It was a shock we heard Her Majesty had died. In the images we saw of her greeting the new PM, only three days before, she looked frail, but beautiful and radiant.
We look back on her long life, and memories flood in. Mine include those on the two occasions I met her. They reflect to me, the influence of her as a family woman and as the powerful sovereign of the UK.
In October 2005 she came to open the newly built UCH in Euston Road. The line up included me as a non-executive director of UCLH; it was significant, we were proud to declare that after the years of change with the reconfiguration of the group, the hospital had been built on time and on budget.
We waited in line following the chair, CEO, chief nurse, etc. The non-executive directors were fairly low in the pecking order. We had been briefed on manners: to do a bit of a curtsey I think for women, but not to say anything unless we were spoken to.
By the time she reached us, I'm ashamed to say that I totally forgot protocol, and actually said: "Hello ma'am, how lovely to meet you."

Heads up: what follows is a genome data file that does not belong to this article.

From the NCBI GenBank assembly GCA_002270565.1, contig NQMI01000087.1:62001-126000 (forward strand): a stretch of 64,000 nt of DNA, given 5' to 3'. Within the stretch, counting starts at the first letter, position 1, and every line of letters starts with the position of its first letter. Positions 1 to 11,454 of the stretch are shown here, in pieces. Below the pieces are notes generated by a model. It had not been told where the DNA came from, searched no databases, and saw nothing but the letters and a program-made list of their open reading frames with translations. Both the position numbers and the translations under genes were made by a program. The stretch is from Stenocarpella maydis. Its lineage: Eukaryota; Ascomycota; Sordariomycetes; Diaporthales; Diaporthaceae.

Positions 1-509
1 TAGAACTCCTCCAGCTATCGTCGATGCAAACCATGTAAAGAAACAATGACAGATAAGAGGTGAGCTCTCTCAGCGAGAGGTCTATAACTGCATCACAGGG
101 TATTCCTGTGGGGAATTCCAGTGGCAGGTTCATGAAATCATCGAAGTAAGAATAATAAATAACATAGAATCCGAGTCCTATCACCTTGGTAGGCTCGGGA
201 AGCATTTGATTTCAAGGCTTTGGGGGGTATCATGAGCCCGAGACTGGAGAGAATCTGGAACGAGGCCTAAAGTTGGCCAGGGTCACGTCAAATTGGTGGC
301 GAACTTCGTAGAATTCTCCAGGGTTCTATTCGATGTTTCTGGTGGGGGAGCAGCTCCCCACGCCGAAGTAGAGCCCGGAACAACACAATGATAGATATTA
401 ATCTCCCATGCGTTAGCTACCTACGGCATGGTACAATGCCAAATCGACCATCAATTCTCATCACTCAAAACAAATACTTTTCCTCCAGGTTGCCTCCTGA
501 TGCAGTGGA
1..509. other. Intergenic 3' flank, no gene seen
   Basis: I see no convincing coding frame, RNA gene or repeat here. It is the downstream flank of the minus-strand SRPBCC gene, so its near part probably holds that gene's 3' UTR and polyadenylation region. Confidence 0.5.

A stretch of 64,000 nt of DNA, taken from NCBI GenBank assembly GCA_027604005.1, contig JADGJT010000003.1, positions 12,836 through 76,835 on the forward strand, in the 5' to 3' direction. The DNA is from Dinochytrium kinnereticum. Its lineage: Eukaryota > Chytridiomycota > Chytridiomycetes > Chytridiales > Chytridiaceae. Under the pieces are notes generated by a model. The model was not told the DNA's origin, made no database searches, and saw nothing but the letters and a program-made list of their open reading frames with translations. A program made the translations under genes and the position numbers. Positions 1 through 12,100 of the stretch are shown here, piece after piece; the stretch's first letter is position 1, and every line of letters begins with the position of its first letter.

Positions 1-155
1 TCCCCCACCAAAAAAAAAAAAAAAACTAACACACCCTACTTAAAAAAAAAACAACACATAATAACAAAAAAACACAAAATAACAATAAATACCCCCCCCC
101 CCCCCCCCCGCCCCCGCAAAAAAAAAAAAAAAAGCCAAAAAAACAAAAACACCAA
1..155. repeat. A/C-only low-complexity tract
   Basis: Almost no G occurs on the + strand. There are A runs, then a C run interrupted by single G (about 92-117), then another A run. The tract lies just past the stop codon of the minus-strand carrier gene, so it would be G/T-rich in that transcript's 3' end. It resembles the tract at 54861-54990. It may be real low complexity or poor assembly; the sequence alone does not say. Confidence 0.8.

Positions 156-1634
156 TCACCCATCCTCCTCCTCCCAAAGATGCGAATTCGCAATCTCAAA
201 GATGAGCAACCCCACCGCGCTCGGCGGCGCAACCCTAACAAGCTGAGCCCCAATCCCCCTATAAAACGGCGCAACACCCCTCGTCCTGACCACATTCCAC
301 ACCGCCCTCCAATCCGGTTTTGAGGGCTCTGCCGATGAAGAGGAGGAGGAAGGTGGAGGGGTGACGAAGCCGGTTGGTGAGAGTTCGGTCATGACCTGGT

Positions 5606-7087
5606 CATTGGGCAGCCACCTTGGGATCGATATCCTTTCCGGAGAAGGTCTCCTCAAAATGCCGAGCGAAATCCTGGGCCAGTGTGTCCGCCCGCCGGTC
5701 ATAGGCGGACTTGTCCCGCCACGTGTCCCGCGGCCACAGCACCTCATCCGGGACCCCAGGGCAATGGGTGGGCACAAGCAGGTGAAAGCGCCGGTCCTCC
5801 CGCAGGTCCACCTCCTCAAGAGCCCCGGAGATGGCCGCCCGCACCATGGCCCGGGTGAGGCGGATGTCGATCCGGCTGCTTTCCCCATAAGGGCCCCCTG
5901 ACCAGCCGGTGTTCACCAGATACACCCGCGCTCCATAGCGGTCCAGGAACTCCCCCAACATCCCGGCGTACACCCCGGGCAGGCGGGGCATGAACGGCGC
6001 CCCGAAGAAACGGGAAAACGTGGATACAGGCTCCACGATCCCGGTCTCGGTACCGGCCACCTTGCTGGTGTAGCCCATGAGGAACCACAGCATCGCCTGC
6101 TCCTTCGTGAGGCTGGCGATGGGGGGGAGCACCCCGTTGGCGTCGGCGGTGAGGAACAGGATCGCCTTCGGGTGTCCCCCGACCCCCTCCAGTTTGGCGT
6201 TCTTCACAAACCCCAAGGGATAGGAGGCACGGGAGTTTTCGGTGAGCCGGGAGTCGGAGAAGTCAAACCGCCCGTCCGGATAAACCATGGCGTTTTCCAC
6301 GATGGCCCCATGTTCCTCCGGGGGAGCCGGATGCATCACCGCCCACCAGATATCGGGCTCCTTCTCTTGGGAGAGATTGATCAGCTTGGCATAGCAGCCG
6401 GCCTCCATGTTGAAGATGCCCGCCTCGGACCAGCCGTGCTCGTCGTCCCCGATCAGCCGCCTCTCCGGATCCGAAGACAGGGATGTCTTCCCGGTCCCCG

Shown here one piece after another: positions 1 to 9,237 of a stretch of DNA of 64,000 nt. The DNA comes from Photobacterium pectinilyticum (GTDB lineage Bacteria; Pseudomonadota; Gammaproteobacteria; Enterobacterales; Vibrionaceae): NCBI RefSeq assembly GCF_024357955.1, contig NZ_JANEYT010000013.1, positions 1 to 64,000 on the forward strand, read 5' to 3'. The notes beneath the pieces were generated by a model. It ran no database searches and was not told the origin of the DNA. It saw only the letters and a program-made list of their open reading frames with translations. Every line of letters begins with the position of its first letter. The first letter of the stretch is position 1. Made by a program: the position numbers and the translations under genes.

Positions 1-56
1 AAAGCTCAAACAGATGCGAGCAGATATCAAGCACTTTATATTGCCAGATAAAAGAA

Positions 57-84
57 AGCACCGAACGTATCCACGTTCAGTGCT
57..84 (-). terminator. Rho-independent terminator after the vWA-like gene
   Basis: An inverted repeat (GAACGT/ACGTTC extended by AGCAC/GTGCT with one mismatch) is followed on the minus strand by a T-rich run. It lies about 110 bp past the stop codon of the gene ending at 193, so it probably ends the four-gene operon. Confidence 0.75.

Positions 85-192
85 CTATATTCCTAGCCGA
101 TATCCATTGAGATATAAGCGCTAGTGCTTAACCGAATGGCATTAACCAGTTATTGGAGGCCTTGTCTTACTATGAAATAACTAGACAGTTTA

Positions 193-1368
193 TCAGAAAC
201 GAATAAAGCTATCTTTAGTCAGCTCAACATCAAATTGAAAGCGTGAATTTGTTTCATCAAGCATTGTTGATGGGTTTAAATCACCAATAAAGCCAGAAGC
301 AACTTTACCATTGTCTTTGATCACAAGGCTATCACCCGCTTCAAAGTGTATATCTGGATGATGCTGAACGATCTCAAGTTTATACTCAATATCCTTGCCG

I have been teased ever since for stepping out of line.
She came to open our Chinese Community Centre on November 5, 2005 when I saw a different side to her.
She was warm and friendly, and in the small open courtyard, and then visiting inside, we couldn't help but be gently crowded around her, the few lucky members permitted to attend, eager and delighted to see her.
The two visits to me symbolise the woman she was, supremely powerful as the sovereign of the United Kingdom and the Commonwealth. Prince Harry fondly called her "the Boss". We obeyed her command.
In visiting our centre we saw the human side of her, as the head of a family who loved her. She praised our work with the elderly, with families and children, and its social and cultural aspects. She leaves us all indelible memories. May Her Majesty rest in peace.
Linda Chung (Lib Dem) is a Camden councillor for Hampstead Town ward.